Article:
Inspiration for the project
Back in 2020, I was in lockdown during my final year of university. As I wrapped up my undergraduate degree in Philosophy and History of Art, I was contemplating what to explore in my final year project. Usually, my process for planning a project would consist of in-person conversations with lecturers and course mates. Although with the move to online learning, this process wasn’t quite the same. I found that through the transition to distanced learning, the student community had been fractured. With this loss of community, students’ “interpersonal connections had been weakened” (Kapoor & Kaufman, 2020, p.2).
At a social level, the prolonged lockdowns had negatively impacted students from all stages. First year students struggled to find and sustain a student network, while final year students felt isolated from their peers. Moreover, this decline in mood had presented academic obstacles amongst students too. As the world had been bombarded with the paradoxical rhetoric of necessary self-care whilst also being productive in this newfound ‘free time’, this tension had also proven difficult for students. In turn, with this array of research highlighting the shift in wellbeing amongst student communities, I wanted to conduct a project which adopted a more pragmatic approach.
With this, my project explored how online art workshops could aid student wellbeing during the COVID-19 pandemic. Following studies on the therapeutic qualities of art, my research highlighted the possibility of art in providing “avenues of hope” for students during this time of crisis (Appleton, 2001, p.6). With art providing a tool for self-understanding, I wanted to run creative workshops to aid individuals to make meaningful interpersonal connections with others. Correspondingly, this illuminated a promising tool of support while students couldn’t connect with other students.
Who took part?
To find students to take part in the online art workshops, I did an open call via my university department, as well as asking friends and their contacts. As the workshops were focussing on wellbeing, the open call highlighted that you didn’t need any prior art experience to take part. The finalised group ended up being seven students, which included both undergraduate and postgraduate students from a range of academic backgrounds. These workshops ran for five weeks, and each workshop was a two-hour session.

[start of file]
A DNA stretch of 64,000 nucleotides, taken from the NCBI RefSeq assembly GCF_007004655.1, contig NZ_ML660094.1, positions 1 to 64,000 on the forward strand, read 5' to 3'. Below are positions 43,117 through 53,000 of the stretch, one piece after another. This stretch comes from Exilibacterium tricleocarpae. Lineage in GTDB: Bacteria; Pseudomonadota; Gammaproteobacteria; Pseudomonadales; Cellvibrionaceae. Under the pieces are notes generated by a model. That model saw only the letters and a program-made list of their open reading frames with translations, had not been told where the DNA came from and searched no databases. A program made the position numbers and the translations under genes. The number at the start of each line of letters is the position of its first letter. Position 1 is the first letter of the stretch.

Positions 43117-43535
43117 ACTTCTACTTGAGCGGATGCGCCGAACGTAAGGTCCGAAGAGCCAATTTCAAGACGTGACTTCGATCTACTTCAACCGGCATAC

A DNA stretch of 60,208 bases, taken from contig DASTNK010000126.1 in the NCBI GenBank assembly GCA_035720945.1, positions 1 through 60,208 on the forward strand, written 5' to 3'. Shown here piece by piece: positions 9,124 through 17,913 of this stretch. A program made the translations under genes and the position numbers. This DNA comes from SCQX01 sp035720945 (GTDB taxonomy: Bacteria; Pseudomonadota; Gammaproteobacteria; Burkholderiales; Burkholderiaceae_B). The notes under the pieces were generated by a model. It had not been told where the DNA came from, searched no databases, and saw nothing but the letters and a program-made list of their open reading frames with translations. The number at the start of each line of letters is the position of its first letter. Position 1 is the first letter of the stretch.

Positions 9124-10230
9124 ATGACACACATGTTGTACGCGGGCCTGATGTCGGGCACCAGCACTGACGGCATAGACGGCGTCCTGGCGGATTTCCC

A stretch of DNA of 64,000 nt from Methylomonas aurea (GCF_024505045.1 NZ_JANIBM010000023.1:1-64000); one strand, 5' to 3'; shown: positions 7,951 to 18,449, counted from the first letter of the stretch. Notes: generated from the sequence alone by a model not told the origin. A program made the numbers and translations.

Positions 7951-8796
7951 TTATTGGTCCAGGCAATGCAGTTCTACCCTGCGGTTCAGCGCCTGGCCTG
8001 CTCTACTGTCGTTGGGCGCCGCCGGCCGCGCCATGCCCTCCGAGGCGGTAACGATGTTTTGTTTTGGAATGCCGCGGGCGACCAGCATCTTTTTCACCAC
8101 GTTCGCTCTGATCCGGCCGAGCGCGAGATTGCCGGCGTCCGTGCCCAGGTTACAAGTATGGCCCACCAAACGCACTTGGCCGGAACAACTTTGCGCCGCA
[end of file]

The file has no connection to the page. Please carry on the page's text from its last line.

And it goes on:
Once the group of students was finalised, a pack of collage resources was sent to each student prior to the first workshop.
How did the online workshops run?
In hopes to promote student wellbeing, I utilised a free-disciplinary approach towards the workshops. For example, the first week started with the activity of collage to ease the participants into artmaking and to allow myself to gain an understanding of the participants. Then, the chronology and theme of the workshops’ tasks were structured to correspondingly adapt to the participants’ feelings and their artistic skills. At the end of each workshop, we discussed as a group what mediums everyone would be interested in using for the following week. Once collectively decided, I sent out the materials to students for the following session. Likewise, the weekly themes for the session were decided as a group. After a check-in with the group, we collectively decided how we’d use that week’s medium of choice.
The week’s tasks and themes ended up being:
- Week 1: collage making, ‘What is lockdown for you’
- Week 2: drawing, ‘Photos you’ve taken in lockdown’
- Week 3: transfer printmaking, ‘Your room in lockdown’
- Week 4: zine making, ‘Your lockdown routine’
- Week 5: zine making, ‘Your lockdown routine’
Owing to the personal nature of artmaking and the range of artistic capabilities of the participants, an informal learning approach was adopted for the workshops. Without restrictions, I hoped that the participants should create in a way which authentically reflected their personal experience of lockdown and even have new realisations about their experience through this process.
Additionally, during these workshops I emphasised how participants did not need to focus on producing aesthetically ‘beautiful’ artworks (CohenMiller, 2018, p.7). Rather, the students understood that the workshops’ focus were on enjoying the therapeutic benefits of art and communicating on individual experiences of lockdown. So, the group could communicate these personal experiences in their artworks through stick figure illustrations, metaphors or with words.